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The very model of an instantly beloved bedtime story, destined to replace any number of lesser, though popular efforts. In lambent cadence, the text takes the form of a lullaby, with gently repeated phrases: “I will hold you ’til you sleep / Safe and warm within my arms / Dream of springtime’s gentle breezes / While my lullaby surrounds you / Dearest baby, child of mine / I will hold you ’til you sleep.” Muth’s exquisite watercolor and gouache images take the tale from spring to autumn, winter and spring again, as a small boy grows and his parents age. In one example, “I will kiss you when you fall” depicts first the mother comforting the boy when he’s fallen from his bike, and then the same phrase shows the father consoling a teenage boy while in the distance a girl is running off hand-in-hand with another guy. The lovely reassurance of, “I will love you all your life,” is echoed visually, as the boy, holding a cell phone in a European church square, faces a page where the graying parents are smiling into their phone. It closes with rainbows, grandchildren and the suggestion to carry the love forward. This isn’t cheap sentimentality, but deep feeling and lovely art perfectly in tune. (Picture book. 4-9)

Pub Date: Oct. 1, 2006

ISBN: 0-439-43420-3

Page Count: 32

Publisher: Levine/Scholastic

Review Posted Online: May 19, 2010

Kirkus Reviews Issue: Sept. 15, 2006

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Give this child’s-eye view of a day at the beach with an attentive father high marks for coziness: “When your ball blows across the sand and into the ocean and starts to drift away, your daddy could say, Didn’t I tell you not to play too close to the waves? But he doesn’t. He wades out into the cold water. And he brings your ball back to the beach and plays roll and catch with you.” Alley depicts a moppet and her relaxed-looking dad (to all appearances a single parent) in informally drawn beach and domestic settings: playing together, snuggling up on the sofa and finally hugging each other goodnight. The third-person voice is a bit distancing, but it makes the togetherness less treacly, and Dad’s mix of love and competence is less insulting, to parents and children both, than Douglas Wood’s What Dads Can’t Do (2000), illus by Doug Cushman. (Picture book. 5-7)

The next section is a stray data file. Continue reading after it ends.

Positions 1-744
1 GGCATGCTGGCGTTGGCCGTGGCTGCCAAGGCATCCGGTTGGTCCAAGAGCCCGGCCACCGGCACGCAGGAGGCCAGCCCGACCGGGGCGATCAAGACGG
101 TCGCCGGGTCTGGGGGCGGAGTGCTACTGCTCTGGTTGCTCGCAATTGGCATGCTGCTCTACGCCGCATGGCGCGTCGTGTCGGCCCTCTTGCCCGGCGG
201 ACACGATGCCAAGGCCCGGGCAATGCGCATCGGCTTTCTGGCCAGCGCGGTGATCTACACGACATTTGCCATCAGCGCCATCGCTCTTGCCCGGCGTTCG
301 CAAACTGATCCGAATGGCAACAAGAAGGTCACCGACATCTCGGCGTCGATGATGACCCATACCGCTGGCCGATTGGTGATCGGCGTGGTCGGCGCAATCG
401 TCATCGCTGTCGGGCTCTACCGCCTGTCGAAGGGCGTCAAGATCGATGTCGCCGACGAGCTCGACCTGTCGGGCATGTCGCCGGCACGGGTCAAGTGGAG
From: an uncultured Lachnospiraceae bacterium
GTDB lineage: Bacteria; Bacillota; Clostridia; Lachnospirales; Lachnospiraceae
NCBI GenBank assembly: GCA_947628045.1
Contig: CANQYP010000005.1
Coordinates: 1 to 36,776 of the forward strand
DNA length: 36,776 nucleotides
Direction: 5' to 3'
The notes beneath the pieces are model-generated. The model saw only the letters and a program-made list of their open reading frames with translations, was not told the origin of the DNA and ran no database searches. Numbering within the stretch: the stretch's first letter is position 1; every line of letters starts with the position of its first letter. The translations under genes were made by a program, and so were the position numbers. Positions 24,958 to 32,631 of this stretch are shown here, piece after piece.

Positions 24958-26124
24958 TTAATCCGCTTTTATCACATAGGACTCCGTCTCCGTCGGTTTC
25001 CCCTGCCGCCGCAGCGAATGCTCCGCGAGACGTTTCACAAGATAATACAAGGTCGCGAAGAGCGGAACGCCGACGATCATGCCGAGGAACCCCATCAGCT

Pub Date: May 23, 2005

ISBN: 0-618-00361-4

Page Count: 32

Publisher: Clarion Books

Review Posted Online: May 19, 2010

Kirkus Reviews Issue: May 1, 2005

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Nice enough but not worth repeat reads.

Emma deals with jitters before playing the guitar in the school talent show.

Pop musician Kevin Jonas and his wife, Danielle, put performance at the center of their picture-book debut. When Emma is intimidated by her very talented friends, the encouragement of her younger sister, Bella, and the support of her family help her to shine her own light. The story is straightforward and the moral familiar: Draw strength from your family and within to overcome your fears. Employing the performance-anxiety trope that’s been written many times over, the book plods along predictably—there’s nothing really new or surprising here. Dawson’s full-color digital illustrations center a White-presenting family along with Emma’s three friends of color: Jamila has tanned skin and wears a hijab; Wendy has dark brown skin and Afro puffs; and Luis has medium brown skin. Emma’s expressive eyes and face are the real draw of the artwork—from worry to embarrassment to joy, it’s clear what she’s feeling. A standout double-page spread depicts Emma’s talent show performance, with a rainbow swirl of music erupting from an amp and Emma rocking a glam outfit and electric guitar. Overall, the book reads pretty plainly, buoyed largely by the artwork. (This book was reviewed digitally.)

Nice enough but not worth repeat reads. (Picture book. 4-6)

Pub Date: March 29, 2022

ISBN: 978-0-593-35207-6

Page Count: 40

Publisher: Razorbill/Penguin

Review Posted Online: Feb. 8, 2022

Kirkus Reviews Issue: March 1, 2022

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